Best African American Fiction 2009

Front Cover
Gerald Lyn Early, E. Lynn Harris
Bantam Books, 2009 - Fiction - 316 pages
3 Reviews
Introducing the first volume in an exciting new annual anthology featuring the year's most outstanding fiction by some of today's finest African American writers From stories that depict black life in times gone by to those that address contemporary issues, this inaugural volume gathers the very best recent African American fiction. Created during a period of electrifying political dialogue and cultural, social, and economic change that is sure to captivate the imaginations of writers and readers for years to come, the short stories and novel excerpts collected here explore a rich variety of subjects. But most of all, they represent exceptional artistry. The writers whose work is included are both established names and up-and-comers, ranging from Edward P. Jones, Walter Dean Myers, and Stephen L. Carter to ZZ Packer, Chimamanda Ngozi Adichie, Mat Johnson, and Junot Diaz. They write about subjects as diverse as the complexities of black middle-class life and the challenges of interracial relationships, a modern-day lynching in the South, and a young musician's coming-of-age during the Harlem Renaissance. What unites these stories, whether set in suburbia and "the heart of whiteness" in eighteenth-century New York City or on a Caribbean island that is supposed to be "brown-skin paradise" is their creators' passionate engagement with matters of the human heart. Masterful and engaging, this first volume ofBest African American Fiction 2009features stories you'll want to savor, share, and return to again and again. Please click the "Behind the Book" link for contributor's bios.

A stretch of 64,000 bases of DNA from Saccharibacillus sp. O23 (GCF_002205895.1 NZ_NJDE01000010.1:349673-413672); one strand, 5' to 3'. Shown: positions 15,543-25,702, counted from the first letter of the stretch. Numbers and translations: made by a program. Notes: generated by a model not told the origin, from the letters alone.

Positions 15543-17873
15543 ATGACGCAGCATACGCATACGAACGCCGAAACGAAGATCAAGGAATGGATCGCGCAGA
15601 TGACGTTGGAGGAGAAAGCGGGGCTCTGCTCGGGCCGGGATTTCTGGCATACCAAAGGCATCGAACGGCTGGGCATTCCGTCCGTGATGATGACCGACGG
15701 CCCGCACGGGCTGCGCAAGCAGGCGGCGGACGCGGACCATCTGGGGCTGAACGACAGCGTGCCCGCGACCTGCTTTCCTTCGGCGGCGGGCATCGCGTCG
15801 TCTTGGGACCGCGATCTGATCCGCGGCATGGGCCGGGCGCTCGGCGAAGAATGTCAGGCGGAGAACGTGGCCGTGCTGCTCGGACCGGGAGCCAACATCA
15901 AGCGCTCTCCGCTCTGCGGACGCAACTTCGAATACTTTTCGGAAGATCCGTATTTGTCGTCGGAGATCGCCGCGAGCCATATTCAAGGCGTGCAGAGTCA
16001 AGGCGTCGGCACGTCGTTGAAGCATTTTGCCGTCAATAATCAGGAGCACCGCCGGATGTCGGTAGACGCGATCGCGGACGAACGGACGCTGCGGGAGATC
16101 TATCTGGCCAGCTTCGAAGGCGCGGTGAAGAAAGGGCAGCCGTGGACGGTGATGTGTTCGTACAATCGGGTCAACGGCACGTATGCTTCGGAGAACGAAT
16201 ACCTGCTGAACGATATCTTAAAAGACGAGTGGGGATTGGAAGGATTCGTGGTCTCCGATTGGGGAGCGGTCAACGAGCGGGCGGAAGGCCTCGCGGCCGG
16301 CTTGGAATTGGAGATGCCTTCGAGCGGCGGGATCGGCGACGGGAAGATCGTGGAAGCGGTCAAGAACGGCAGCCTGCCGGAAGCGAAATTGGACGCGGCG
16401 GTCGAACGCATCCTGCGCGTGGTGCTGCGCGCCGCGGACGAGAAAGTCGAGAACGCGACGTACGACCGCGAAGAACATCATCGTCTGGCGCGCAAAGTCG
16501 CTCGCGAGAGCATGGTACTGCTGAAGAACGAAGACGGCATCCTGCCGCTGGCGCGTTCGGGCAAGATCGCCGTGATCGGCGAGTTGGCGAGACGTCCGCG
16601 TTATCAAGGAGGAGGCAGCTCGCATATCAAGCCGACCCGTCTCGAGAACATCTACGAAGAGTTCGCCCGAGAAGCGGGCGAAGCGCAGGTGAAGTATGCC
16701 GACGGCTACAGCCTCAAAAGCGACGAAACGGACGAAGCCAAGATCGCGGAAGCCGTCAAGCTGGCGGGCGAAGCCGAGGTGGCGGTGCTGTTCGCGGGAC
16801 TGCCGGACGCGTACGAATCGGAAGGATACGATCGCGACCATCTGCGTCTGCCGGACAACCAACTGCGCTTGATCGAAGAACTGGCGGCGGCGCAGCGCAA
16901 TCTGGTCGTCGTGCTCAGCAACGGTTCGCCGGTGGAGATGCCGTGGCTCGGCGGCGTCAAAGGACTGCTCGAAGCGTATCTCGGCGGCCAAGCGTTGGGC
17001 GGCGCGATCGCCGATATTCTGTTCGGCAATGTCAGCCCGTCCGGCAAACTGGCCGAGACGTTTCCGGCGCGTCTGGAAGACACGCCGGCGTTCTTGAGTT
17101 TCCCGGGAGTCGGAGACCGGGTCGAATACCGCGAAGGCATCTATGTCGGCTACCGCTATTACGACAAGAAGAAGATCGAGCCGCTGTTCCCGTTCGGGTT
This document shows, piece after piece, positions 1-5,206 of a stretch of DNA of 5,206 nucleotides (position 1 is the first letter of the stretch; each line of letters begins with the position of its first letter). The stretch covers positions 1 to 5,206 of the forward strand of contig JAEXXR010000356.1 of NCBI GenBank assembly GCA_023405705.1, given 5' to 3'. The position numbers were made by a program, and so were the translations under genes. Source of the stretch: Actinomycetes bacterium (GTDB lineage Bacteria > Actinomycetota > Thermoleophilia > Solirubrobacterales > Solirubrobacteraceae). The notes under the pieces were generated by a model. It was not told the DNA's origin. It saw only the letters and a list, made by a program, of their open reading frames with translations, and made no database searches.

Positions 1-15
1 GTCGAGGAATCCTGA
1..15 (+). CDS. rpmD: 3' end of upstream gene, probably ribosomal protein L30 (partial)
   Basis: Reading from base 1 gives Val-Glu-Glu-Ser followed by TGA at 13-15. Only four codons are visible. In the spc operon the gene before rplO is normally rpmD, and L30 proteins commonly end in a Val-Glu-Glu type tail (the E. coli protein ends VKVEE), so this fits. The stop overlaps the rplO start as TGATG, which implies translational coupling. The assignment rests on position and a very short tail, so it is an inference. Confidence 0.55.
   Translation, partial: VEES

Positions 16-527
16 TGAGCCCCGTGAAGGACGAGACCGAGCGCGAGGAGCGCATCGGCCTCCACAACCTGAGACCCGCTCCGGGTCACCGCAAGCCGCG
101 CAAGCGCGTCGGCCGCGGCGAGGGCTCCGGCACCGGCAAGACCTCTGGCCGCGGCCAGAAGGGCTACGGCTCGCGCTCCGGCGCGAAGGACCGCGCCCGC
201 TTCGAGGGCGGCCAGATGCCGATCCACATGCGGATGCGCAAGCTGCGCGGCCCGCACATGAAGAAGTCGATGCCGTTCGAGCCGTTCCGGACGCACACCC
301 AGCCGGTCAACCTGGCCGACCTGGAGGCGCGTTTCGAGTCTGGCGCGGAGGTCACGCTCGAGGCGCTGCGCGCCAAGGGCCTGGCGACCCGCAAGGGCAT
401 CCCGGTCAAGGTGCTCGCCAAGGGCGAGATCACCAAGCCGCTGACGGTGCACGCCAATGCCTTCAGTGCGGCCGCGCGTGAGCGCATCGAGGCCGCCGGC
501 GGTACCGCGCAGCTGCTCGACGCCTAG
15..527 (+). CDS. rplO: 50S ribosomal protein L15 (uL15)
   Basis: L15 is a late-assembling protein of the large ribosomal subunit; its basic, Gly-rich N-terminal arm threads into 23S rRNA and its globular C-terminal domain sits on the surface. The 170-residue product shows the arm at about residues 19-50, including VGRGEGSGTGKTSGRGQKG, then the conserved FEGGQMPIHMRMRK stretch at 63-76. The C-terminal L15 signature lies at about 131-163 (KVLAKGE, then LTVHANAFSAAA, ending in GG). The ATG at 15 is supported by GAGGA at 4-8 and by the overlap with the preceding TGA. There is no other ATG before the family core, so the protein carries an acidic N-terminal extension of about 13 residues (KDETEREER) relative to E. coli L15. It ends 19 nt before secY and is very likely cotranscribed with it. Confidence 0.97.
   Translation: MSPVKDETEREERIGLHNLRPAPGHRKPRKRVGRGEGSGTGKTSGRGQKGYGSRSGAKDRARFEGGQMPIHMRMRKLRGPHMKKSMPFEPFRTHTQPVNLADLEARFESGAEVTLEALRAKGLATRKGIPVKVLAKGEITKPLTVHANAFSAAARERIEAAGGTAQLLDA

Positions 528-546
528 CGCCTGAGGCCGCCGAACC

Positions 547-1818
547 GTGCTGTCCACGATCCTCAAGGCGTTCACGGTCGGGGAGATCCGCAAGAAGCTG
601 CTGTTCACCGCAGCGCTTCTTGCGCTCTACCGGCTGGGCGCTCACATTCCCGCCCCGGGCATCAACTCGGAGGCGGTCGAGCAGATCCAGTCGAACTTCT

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User Review  - Jane Doe - Kirkus

The expansive criteria in terms of authors, genres and publication dates (2006-09) makes for a treasure trove of discovery in this volume, though it doesn't hold together as well as so many other best ... Read full review


User Review  - Jane Doe - Kirkus

Running the gamut from accessible crime fiction to experimental efforts by critics' darlings, this ambitious anthology offers a snapshot of modern black culture without being tied to a single theme ... Read full review

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About the author (2009)

E. Lynn Harris is a nine-time New York Times bestselling author. His work includes the memoir What Becomes of the Brokenhearted and the novels, A Love of My Own, Just as I Am, Any Way the Wind Blows (all three of which were named Novel of the Year by the Blackboard African American Bestsellers), I Say a Little Prayer, If This World Were Mine (which won the James Baldwin Award for Literary Excellence), and the classic Invisible Life. His latest book is Just Too Good to Be True.

Gerald Early is a noted essayist and American culture critic. A professor of English, African & African American Studies, and American Culture Studies at Washington University in St. Louis, Early is the author of several books, including The Culture of Bruising: Essays on Prizefighting, Literature, and Modern American Culture, which won the 1994 National Book Critics Circle Award for criticism, and This Is Where I Came In: Black America in the 1960s. He is also editor of numerous volumes, including The Muhammad Ali Reader and The Sammy Davis, Jr. Reader. He served as a consultant on four of Ken Burns’s documentary films, Baseball, Jazz, Unforgivable Blackness: The Rise and Fall of Jack Johnson, and The War, and appeared in the first three as an on-air analyst.

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